If you are thinking about income protection insurance, it could be financially worth your while to prepay a year's premiums before June 30 and bring forward a handy tax deduction. But that doesn't mean you should grab any old policy.
Income-protection insurance provides monthly income if you are unable to work due to sickness or injury but there are substantial differences between policies and the coverage they offer.
''There is no benefit in paying your premiums and then realising you can't claim,'' the life insurance ombudsman, Alison Maynard, says.
In 2010-11 the Financial Ombudsman Service handled 433 disputes relating to ''income-stream risk'' products, 78 per cent of them involving income-protection insurance. More than half of the complaints involved the insurer's decision to deny a claim.
Maynard says the three issues that crop up most often are the policyholder's failure to disclose a pre-existing medical condition, an inability to substantiate their declared income, and discovering that their medical condition does not satisfy the terms of their policy.
Not only must you disclose pre-existing medical conditions when you apply for insurance but also any medical investigations you have undergone, irrespective of whether they returned a positive or negative result.
Income protection is sold on either an agreed-value basis, where you set the benefit level when you take out the policy, or an indemnity basis, where the benefit is determined by your gross income in the year prior to disability.
Agreed value is generally preferable for self-employed people because their income can vary significantly from year to year. Indemnity cover is most attractive to employees whose income increases each year.
Maynard says insurers will ask claimants to substantiate their income, so contractors and self-employed people with variable income can have problems if their income prior to their disability was lower than when they took out the policy. You can buy income protection through a financial adviser or direct from the insurer but cover is generally cheaper (although not tax deductible) through your super fund.
The cost of cover depends on the level of benefits, the maximum benefit period, your age, gender, occupation and smoking status, a waiting period before claims can be paid and optional extras.
Traditionally, income protection paid 75 per cent of salary for a two-year benefit period. Many funds now offer longer benefit periods up to age 65 with 85 per cent or more of salary.
Although generally more expensive, the senior adviser with William Buck, Sam Kitchen, says the advantage of having income protection outside super is that premium payments are tax deductible at your marginal rate.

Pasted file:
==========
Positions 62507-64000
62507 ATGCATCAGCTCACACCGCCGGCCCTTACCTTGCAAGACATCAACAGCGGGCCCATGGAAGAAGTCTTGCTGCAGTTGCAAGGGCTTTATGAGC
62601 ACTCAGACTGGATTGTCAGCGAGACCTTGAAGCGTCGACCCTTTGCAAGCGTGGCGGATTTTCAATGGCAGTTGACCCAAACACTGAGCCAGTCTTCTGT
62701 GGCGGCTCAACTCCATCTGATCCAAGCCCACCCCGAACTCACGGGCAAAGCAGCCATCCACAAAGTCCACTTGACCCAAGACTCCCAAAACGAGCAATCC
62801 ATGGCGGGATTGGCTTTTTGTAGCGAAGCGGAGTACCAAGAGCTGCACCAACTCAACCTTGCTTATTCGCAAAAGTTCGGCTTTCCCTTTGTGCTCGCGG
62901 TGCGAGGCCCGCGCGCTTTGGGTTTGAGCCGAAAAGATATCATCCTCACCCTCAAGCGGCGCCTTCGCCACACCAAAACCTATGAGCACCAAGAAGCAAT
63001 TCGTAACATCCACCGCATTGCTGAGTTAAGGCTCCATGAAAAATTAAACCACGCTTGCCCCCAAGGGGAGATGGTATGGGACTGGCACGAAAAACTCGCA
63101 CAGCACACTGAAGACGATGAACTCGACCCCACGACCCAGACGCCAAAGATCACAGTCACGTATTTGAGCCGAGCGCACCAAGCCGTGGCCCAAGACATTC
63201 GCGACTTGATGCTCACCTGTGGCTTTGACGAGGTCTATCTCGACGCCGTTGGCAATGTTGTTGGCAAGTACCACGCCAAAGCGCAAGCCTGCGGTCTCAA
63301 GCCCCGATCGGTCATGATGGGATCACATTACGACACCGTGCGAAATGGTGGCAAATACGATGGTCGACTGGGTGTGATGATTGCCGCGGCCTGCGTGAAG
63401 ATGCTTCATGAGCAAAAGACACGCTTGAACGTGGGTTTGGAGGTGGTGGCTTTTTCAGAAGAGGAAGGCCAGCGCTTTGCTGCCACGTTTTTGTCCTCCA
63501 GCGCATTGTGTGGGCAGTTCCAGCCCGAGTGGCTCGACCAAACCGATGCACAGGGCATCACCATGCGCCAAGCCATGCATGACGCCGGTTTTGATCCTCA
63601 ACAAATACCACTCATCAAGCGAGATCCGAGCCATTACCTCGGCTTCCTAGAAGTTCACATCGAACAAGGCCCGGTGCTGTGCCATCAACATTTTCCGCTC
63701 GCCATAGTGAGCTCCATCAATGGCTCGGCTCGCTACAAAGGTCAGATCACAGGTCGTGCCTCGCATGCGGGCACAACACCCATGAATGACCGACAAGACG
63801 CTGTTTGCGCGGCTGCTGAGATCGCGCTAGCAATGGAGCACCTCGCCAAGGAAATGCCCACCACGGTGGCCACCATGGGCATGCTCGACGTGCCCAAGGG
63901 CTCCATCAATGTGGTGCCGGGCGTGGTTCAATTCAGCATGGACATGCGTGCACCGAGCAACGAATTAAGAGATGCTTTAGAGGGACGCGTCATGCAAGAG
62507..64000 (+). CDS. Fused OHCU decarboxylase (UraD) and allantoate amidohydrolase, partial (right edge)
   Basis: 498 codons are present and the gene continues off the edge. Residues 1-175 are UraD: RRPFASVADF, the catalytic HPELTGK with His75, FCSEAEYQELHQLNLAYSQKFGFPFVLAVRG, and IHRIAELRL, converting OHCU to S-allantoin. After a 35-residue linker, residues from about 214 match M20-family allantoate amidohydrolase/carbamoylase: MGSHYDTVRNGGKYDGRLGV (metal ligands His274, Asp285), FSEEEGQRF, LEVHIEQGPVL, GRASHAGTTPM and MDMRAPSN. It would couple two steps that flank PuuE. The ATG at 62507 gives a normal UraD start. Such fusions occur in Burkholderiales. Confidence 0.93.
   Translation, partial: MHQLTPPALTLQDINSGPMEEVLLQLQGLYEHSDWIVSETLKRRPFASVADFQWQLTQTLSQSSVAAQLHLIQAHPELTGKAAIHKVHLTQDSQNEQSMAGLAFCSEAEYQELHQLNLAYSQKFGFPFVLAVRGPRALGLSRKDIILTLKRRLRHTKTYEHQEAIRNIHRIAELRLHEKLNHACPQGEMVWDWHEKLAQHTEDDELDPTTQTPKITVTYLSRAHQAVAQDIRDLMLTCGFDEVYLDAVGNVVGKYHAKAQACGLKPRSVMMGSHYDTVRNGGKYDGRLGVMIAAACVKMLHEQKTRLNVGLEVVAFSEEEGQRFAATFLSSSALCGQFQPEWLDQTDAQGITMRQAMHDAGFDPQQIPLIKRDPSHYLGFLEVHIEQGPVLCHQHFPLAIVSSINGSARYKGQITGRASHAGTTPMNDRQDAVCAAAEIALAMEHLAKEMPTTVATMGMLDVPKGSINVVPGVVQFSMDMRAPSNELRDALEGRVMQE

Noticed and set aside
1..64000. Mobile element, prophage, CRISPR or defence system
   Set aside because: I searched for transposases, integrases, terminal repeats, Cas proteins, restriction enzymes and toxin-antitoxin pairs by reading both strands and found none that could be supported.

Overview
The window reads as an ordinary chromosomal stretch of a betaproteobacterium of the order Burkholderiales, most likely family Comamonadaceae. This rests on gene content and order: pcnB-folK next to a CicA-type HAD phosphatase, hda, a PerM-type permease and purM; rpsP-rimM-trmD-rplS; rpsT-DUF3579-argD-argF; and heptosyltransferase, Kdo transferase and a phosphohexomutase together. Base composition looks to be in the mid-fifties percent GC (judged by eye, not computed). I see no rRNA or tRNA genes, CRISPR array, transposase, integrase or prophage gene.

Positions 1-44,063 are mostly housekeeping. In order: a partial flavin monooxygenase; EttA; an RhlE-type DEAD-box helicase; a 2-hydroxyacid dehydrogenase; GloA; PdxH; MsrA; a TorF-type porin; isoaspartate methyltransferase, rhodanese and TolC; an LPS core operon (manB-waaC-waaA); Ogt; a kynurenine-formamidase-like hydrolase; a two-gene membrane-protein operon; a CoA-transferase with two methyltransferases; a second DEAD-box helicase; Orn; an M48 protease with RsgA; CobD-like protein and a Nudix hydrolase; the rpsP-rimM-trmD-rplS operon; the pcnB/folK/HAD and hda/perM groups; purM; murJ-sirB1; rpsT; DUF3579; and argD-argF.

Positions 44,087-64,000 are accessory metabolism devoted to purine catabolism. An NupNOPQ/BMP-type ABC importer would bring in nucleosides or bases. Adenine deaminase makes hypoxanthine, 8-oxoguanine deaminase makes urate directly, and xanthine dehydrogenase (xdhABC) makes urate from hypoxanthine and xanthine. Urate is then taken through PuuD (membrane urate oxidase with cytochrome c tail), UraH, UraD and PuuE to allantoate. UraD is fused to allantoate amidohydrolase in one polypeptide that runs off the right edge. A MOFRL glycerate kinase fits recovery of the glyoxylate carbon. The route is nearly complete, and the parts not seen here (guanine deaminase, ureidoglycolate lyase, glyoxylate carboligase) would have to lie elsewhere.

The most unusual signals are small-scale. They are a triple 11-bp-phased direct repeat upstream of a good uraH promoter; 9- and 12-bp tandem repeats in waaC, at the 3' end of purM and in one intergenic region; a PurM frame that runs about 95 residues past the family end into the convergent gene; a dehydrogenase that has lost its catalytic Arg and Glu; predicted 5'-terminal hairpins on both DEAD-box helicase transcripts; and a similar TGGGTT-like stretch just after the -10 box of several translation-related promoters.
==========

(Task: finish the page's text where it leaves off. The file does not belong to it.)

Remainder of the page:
This means you can pre-pay 12 months' premiums before June 30 and bring forward the tax deduction to the financial year the payment is made but the policy must be in force before payments can be accepted. But any benefits paid are assessable at your marginal tax rate, whether you pay for cover inside super or out. ''With [income-protection insurance inside] super, you get a 15 per cent tax deduction on money going in but you are taxed at your marginal rate when it comes out,'' Kitchen says.
CHECK THE EXCLUSIONS
Simple products sold without underwriting and medical checks are cheaper but they generally come with more restrictions and lower benefits.
Some policies will pay out if you are unable to work in your profession while others only pay benefits if you are unable to perform ''any gainful occupation''. Other common exclusions are pregnancy and childbirth, self-inflicted injury, alcohol and drug abuse, AIDS and war-related disabilities.
Unlike life insurance and total and permanent disability, where people often choose to hold basic cover through super and a top-up policy outside super, there is no benefit in holding two income protection policies. Maynard says it is common for income-protection policies to have ''offset clauses''. These stipulate that insurance or workers' compensation payments you receive from someone else can be offset against the amount they are required to pay.
❏ Be full and frank in your disclosure of previous health conditions and medical investigations. You may pay a higher premium as a result, but that is preferable to having a future claim refused. Your duty of disclosure goes right up to the day your insurer offers you cover.
❏ If you are self-employed or run a business, make sure you can substantiate your income. Have a discussion with the person selling the insurance to find out what income can be included.
❏ Compare definitions and exclusions, as well as price. The definition of things such as total disability can vary markedly, with some policies more generous than others.
❏ Avoid paying for two income-protection policies if one will do.